Random Walks and Random Environments: Volume 2: Random Environments by Barry D. HughesRandom Walks and Random Environments: Volume 2: Random Environments by Barry D. Hughes

Random Walks and Random Environments: Volume 2: Random Environments

byBarry D. Hughes

Hardcover | April 30, 1999

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This is the second volume of a two-volume work devoted to probability theory in physical chemistry, and engineering. Rather than dealing explicitly with the idea of an ongoing random walk, each chaotic step taking place at fixed time intervals, this volume addresses models in which thedisorder is frozen in space-random environments.The volume begins with a largely self-contained introduction to the geometry of random environments, emphasizing Bernoulli percolation models. The scope of the investigation then widens as we ask how structural disorder affects the transport process. The final chapters confront the interplay of twodifferent forms of randomness; spatial randomness frozen into the environment and temporal randomness associated with the choices for next steps made by a random walker. The book ends with a discussion of "the ant in the labyrinth" problems. It is supported by an extensive bibliography and verylittle prior knowledge is assumed.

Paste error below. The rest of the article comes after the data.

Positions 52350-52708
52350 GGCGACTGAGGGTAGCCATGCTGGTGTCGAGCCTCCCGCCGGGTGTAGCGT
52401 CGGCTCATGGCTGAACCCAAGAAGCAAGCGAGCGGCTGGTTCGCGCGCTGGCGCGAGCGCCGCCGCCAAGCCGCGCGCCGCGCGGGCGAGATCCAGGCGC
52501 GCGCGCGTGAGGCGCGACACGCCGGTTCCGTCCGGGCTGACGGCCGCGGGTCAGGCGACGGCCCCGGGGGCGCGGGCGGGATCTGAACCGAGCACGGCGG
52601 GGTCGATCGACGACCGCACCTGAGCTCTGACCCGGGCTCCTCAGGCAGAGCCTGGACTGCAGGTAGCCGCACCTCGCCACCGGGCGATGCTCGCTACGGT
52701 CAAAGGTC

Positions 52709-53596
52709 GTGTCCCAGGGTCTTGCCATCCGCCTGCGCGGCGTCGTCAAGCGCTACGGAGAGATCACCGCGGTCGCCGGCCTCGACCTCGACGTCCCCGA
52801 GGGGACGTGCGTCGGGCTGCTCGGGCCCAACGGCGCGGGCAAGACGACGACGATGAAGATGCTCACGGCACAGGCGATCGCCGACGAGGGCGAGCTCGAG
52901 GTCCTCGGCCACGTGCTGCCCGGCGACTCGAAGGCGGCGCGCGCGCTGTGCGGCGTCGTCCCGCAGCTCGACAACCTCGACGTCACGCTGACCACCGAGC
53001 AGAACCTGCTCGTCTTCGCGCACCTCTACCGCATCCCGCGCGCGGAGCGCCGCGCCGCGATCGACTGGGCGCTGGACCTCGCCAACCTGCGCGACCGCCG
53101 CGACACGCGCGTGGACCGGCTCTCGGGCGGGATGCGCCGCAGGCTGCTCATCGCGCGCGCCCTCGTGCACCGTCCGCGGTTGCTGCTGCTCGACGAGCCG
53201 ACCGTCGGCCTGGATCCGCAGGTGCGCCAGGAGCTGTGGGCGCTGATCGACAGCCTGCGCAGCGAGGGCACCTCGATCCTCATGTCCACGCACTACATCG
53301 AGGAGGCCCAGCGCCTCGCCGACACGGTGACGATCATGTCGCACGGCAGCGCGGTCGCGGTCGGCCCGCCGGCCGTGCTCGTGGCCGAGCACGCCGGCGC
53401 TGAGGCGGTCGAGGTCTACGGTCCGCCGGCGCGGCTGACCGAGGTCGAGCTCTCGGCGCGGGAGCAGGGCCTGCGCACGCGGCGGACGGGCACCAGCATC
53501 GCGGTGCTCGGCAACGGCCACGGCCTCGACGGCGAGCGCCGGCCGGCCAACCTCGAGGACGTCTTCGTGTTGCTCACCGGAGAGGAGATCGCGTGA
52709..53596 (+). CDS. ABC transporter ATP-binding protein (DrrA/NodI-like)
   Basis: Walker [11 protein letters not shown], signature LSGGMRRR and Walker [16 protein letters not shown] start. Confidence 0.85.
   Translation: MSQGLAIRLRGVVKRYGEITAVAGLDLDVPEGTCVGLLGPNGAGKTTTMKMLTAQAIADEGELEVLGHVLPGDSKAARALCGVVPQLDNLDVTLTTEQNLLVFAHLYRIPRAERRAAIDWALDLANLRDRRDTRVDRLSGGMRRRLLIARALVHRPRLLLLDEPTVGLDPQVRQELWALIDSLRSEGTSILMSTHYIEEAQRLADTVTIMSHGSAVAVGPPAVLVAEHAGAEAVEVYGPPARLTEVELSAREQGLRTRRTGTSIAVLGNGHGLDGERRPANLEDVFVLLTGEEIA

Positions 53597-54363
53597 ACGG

Barry D. Hughes is at University of Melbourne.
Title:Random Walks and Random Environments: Volume 2: Random EnvironmentsFormat:HardcoverDimensions:550 pages, 9.21 × 6.14 × 1.38 inPublished:April 30, 1999Publisher:Oxford University Press

The following ISBNs are associated with this title:

ISBN - 10:0198537891

ISBN - 13:9780198537892


Table of Contents

Notes on Text1. An Introduction to Percolation Theory2. Bernoulli Site Percolation3. Percolation Thresholds4. Critical Exponents in Percolation Theory5. Transport and Conduction6. Random Walk in a Random Environment7. The Ant in the LabyrinthErrata for the first Printing of Volume 1Additional References for Volume 1Index

Editorial Reviews

`...a valuable resource and reference for an area of great contemporary interest. It can be read either as a survey, by skipping the proofs, or with closer attention to the detailed arguments presented especially in the percolation chapters. Make sure that your library purchases a copy; but ifyou are an applied probabilist then you will also want a copy of your own, against the day when your applications lead you into this fascinating and challenging part of probability theory!'Journal of the Royal Statistical Society, Series A, vol.160, part 2, June 1997